Three longtime ethanol industry champions are joining forces to roll out the new American Carbon Alliance and educate others about the positive aspects of carbon capture technology. 

The group will be led by Tom Buis, the former CEO of Growth Energy and President of the National Farmers Union, former House Agriculture Committee Chairman Collin Peterson and Iowa entrepreneur and renewable energy investor Nick Ryan. The ACA will “advocate for public policy that helps transform our ag and energy economy by enhancing our nation’s energy security.”

The group plans to officially launch the Alliance next week, along with additional business leaders, farmers, energy producers, construction trade workers and others. The Summit Agricultural Group, led by Iowa businessman Bruce Rastetter, provided initial support to get the group off the ground, according to a memo obtained by Agri-Pulse. Rastetter is also the driving force behind Summit Carbon Solutions. 

When you look at Rural America, Buis told Agri-Pulse, “there is no greater economic opportunity on the horizon than what we do in the carbon capture effort.”

“We’ve got to deal with a carbon index (CI) that kind of has been anointed upon us. If we don't lower that carbon index in the future, there's no increased (ethanol) demand out there.” 

Buis pointed out how closely intertwined carbon capture and storage (CCS) for ethanol plants is to the success of not only those plants but also corn markets, the protection of the environment and to the broader needs for rural economic development. 

“I always use the line that a rising tide lifts all boats, but the sinking ship brings everybody down in the wake,” Buis said. “If you have an excess supply of commodities, in a commodity as large as corn, it's going to bring the price of all commodities down. And we've all lived long enough to experience those days when it was not fun and certainly not profitable to be into farming.”

Tom-Buis-300.jpgTom Buis, American Carbon AllianceCurrently, a lower CI score increases the value of ethanol in low-carbon fuel markets, such as California, a state that incentivizes liquid fuels produced with lower carbon than traditional gasoline or diesel. Other states are either starting to follow suit or considering a similar approach.

Ethanol producers who decarbonize their product are also able to generate additional revenue from a 45Q renewable energy tax credit linked to carbon capture.

But carbon capture is not without controversy, especially when firms need to build pipelines to transport the CO2 from where it is captured to the underground geologic formations where it can be stored. Pipeline companies are willing to pay landlords to build on private land and to restore any land that has been disturbed. However, some of those efforts have generated protests from environmental activists as well as landowners who are opposed to pipelines moving CO2 under their property.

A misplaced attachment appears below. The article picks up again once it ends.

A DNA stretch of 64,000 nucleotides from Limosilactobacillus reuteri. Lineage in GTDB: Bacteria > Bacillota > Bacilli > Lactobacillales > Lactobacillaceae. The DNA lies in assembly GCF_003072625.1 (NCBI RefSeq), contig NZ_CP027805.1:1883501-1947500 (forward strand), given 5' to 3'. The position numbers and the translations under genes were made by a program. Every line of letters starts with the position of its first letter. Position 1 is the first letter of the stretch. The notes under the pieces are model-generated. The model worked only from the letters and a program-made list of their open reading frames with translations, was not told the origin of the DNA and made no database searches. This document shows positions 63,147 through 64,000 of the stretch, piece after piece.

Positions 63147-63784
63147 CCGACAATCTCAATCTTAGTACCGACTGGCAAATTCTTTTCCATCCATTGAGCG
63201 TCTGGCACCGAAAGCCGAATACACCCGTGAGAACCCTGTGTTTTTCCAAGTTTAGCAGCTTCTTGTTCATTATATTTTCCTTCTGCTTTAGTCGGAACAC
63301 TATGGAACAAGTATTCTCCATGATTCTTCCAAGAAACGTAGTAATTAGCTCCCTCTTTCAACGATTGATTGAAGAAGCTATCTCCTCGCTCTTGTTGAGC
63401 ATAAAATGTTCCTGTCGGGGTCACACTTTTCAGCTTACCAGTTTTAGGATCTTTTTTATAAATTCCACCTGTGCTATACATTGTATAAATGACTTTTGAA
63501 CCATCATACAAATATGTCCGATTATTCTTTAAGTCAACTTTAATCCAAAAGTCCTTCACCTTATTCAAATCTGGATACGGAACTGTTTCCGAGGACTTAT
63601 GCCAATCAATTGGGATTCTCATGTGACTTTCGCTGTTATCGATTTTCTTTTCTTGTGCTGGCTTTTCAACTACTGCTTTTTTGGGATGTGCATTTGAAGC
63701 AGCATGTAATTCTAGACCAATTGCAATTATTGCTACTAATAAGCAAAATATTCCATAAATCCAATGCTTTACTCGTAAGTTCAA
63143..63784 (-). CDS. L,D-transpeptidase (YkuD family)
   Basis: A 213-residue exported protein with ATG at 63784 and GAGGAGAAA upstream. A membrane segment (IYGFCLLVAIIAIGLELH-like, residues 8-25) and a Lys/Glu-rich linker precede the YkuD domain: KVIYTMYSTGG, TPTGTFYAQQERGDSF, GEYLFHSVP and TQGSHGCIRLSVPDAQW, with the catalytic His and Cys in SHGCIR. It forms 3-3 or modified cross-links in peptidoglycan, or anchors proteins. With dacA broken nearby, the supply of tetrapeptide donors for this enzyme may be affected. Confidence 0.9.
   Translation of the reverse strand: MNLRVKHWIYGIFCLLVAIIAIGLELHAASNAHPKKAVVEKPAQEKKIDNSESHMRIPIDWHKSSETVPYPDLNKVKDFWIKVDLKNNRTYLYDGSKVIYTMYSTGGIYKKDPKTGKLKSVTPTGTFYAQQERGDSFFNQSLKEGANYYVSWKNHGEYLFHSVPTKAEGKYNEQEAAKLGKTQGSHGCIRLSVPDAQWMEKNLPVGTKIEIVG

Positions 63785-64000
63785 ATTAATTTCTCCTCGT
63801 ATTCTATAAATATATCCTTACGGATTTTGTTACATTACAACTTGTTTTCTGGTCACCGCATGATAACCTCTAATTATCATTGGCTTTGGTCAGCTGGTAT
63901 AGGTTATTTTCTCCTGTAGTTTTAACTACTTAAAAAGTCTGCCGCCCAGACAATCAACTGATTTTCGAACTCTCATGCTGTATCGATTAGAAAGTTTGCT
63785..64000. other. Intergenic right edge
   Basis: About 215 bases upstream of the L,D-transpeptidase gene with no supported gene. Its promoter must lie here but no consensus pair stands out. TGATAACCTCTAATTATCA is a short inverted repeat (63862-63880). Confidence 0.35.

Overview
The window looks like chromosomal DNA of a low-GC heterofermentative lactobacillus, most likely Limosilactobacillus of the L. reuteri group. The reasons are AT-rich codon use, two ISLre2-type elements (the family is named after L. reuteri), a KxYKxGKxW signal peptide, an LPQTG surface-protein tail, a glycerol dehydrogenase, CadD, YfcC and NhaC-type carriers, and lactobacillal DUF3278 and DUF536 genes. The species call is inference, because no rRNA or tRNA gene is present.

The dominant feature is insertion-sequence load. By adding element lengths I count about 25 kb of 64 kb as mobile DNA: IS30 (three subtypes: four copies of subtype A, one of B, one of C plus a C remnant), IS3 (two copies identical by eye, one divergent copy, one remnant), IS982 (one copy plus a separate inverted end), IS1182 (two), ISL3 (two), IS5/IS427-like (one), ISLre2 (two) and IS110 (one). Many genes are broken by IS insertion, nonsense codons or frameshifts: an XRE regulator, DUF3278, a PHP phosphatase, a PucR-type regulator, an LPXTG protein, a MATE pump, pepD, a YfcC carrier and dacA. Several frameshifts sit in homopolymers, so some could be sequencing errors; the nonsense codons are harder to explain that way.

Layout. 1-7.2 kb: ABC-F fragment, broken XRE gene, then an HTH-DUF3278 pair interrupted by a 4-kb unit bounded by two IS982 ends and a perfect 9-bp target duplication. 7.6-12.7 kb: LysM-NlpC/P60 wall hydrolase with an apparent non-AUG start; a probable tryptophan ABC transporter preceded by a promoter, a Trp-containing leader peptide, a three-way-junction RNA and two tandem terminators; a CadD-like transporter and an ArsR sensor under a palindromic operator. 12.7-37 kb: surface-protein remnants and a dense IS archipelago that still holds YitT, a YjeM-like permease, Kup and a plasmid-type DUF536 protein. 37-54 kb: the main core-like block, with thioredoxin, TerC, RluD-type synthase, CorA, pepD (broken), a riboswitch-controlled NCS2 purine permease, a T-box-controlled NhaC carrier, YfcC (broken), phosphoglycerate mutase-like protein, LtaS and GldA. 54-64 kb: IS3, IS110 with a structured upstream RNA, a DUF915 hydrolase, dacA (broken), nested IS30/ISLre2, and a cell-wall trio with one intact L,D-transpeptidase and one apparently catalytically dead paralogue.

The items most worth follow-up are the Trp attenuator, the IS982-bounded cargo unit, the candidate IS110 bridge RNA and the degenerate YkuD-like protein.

Approximately 5,000 miles of pipeline already carry CO2 in the U.S., primarily linking natural CO2 sources to older oil fields where the CO2 is used for enhanced oil recovery. However, a much more expansive CO2 pipeline network could be needed for CCS to meet national goals for greenhouse gas recovery, according to a Congressional Research Service report on CCS.

Peterson says he’s familiar with some of the protests that have occurred, primarily surrounding oil pipelines, but that changed when “people started to see not only the benefits overall of what was going on and the amount of money they could get paid to have a pipeline buried on their land. And once it's in there, you don't even know it's there. All of a sudden, you had people wanting this pipeline to go across their property.”

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Without a strong educational effort from the ACA, Peterson says he fears a “possible negative impact” if we don't maintain a vibrant ethanol industry and provide some growth that will generate additional revenue for rural America.

“Once people figure this out, I think there's going to be strong support for the whole effort,” he added. 

Some electric vehicle advocates also oppose biofuel industry growth, suggesting low-carbon fuels are not needed as more consumers purchase battery-powered vehicles. But Peterson says that’s an unrealistic perspective. 

He says folks in rural America are not buying electric cars like they are in big cities. 

“It's going to be 30-40 years before you get the same switch to all-electric — if you ever do — and if there is a bridge fuel, it’s going to be ethanol. It’s the only fuel that can meet some of these requirements, and is available in adequate volumes.”

Buis says “Joe Public” wants climate change addressed, but doesn’t really care what the fuel is.

“If we can lower our carbon index almost by 50% with carbon capture, and then, by 2030 or 2035, we're looking at net zero. Carbon negative would be the goal. And if you're carbon negative, if you're using neutral fuels that we're talking about, that's better than a battery-powered electric vehicle, which oftentimes, people don't talk about because of the overall impact on the environment,” Buis added. 

Ryan says the Alliance is a 501(c)(6) nonprofit that’s structured as a traditional membership organization designed to attract like-minded individuals and other trade associations. 

“One of the reasons we landed on ‘alliance’ is because of the uniqueness of carbon capture and its benefits,” he explained. “You have so many natural alliances that you can form, and it's beyond even agriculture.” 

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